Themes In Indian History - Important Questions

Book: Themes In Indian History - Important Questions

Chapter: 8. Peasants Zamindars and the State

Subject: History - Class 12th

Q. No. 13 of Long Answer (6 Marks)

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Explain the organisation of the administration and army during the rule of Akbar as given in Ain-i-Akbari.

The Ain-i-Akbari, written by Abu’l Fazl, who was one of the nine gems residing in the Mughal emperor Akbar’s court is considered as one of the most important sources of information of the time period. The book comprises of 5 different parts or daftars. The first three books are called manzil-abadi, sipah-abadi and mulk-abadi, and they explain about the administration. the last two books describe the religions, and the literary and cultural traditions prevalent in India during that time.

The manzil-abadi contains descriptions of the imperial household and its maintenance.

The sipah-abadi has descriptions of the military and civil administrations along with the establishment of servants. It also includes the biographical sketches of the mansabdars (imperial officials), learned men, poets and artists as well as notices issued in that era.

The mulk-abadi deals with the fiscal side of the empire. It catalogues the accounts for twelve provinces and thus provides valued quantitative information regarding the revenue rates. This book deals with statistical information and also includes the topographical, geographical and economic profile of all the subas. The administrative and fiscal divisions, the total measured areas and the assessed revenues of each suba is also mentioned in this part. Following the suba level, this part also provides a complete picture of the sarkars, who were below the subas. The description of the sarkars includes mahals, forts, measured area, revenue assessed in cash, revenue grants in charity and the zamindars under each Sarkar. Thus, this part provides a highly detailed view of the agrarian society of India during the Mughal era.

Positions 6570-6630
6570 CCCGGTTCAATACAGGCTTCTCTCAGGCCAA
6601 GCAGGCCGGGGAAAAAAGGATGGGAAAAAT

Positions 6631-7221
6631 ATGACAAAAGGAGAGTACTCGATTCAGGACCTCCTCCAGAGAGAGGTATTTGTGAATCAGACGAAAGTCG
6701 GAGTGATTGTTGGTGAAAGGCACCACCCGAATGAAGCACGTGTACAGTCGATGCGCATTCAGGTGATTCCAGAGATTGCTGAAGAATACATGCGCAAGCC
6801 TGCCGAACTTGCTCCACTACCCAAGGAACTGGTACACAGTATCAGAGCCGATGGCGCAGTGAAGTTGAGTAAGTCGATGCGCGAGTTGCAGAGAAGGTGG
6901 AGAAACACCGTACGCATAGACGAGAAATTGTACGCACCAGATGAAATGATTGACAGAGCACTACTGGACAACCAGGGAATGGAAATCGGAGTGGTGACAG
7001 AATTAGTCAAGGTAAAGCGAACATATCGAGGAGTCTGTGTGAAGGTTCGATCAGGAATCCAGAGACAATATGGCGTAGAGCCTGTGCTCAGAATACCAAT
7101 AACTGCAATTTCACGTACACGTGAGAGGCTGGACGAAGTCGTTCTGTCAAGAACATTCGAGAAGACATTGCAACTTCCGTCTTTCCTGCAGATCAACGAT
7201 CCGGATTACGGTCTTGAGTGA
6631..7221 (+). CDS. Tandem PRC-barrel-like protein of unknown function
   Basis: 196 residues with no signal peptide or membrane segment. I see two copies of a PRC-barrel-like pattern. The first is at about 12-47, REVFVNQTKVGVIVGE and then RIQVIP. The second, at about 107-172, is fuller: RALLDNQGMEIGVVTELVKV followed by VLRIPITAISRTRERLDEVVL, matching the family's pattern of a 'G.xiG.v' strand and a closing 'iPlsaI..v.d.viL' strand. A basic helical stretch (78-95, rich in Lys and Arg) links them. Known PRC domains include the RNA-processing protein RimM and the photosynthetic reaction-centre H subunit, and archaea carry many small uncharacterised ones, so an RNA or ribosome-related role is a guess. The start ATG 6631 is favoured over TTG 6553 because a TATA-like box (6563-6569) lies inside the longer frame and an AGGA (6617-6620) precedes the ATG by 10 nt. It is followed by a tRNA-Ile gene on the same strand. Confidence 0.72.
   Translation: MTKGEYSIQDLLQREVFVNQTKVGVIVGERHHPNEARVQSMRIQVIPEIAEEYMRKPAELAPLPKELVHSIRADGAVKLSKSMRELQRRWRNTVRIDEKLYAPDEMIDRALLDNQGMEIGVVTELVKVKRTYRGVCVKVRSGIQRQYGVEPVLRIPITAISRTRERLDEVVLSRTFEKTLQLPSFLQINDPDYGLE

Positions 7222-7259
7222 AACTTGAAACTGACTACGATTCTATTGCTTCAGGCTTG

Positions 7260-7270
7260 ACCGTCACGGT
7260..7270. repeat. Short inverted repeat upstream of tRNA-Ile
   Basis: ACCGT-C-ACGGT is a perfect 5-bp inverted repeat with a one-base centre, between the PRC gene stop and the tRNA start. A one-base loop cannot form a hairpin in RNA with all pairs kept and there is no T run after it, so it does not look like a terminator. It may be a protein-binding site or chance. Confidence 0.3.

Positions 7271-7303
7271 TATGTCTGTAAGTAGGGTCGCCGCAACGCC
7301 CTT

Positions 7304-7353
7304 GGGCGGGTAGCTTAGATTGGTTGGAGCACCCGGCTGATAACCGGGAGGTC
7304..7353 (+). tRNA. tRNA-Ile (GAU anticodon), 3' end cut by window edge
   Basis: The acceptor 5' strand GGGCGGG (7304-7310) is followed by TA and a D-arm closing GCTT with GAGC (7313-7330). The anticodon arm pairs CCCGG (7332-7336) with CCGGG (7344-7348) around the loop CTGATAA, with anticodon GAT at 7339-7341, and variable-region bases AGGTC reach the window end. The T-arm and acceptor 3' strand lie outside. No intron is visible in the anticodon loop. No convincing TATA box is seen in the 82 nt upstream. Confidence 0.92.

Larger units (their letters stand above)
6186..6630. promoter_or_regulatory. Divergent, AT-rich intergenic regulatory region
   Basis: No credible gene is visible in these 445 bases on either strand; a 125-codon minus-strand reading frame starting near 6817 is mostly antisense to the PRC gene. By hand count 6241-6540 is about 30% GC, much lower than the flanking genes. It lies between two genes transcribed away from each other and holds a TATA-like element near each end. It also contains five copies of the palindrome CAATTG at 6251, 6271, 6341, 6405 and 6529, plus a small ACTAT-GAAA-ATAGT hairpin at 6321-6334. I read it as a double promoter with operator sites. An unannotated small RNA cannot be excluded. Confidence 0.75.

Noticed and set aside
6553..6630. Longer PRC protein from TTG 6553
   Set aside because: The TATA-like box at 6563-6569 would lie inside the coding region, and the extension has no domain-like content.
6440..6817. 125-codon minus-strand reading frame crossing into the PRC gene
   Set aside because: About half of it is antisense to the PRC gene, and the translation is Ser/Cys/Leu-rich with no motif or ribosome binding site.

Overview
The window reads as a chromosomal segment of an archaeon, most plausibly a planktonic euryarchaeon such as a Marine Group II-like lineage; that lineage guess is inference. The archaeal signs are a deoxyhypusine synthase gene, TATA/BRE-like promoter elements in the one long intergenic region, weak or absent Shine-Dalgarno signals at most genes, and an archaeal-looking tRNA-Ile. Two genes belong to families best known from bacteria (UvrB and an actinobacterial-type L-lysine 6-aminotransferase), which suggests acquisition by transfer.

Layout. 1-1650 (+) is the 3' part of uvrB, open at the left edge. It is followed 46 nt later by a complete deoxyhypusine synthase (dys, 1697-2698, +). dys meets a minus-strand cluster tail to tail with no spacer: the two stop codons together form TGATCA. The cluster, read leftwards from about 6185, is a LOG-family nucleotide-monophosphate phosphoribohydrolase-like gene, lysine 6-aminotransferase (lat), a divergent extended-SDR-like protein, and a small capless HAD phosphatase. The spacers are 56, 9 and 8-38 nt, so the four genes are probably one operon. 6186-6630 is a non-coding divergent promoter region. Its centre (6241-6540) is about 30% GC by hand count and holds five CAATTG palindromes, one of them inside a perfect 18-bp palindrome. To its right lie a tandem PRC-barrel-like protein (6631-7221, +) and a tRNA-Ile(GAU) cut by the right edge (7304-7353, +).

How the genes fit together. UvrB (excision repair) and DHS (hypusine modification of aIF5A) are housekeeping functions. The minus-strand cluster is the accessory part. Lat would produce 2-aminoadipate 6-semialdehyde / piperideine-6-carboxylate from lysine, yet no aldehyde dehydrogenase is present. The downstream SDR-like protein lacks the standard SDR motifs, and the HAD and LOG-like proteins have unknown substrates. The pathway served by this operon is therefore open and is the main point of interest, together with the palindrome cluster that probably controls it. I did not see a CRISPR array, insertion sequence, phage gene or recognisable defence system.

The book is limited to a certain extent as historians have felt that data regarding various aspects were not collected from all provinces. This makes the quantitative data inaccurate and presents a skewed picture of the era. In spite of these limitations, the Ain-i-Akbari provides a picture of the people, their occupation, trade and commerce and also the imperial establishment of the empire and thus, managed to become one of the most invaluable sources of information regarding the Mughal empire.


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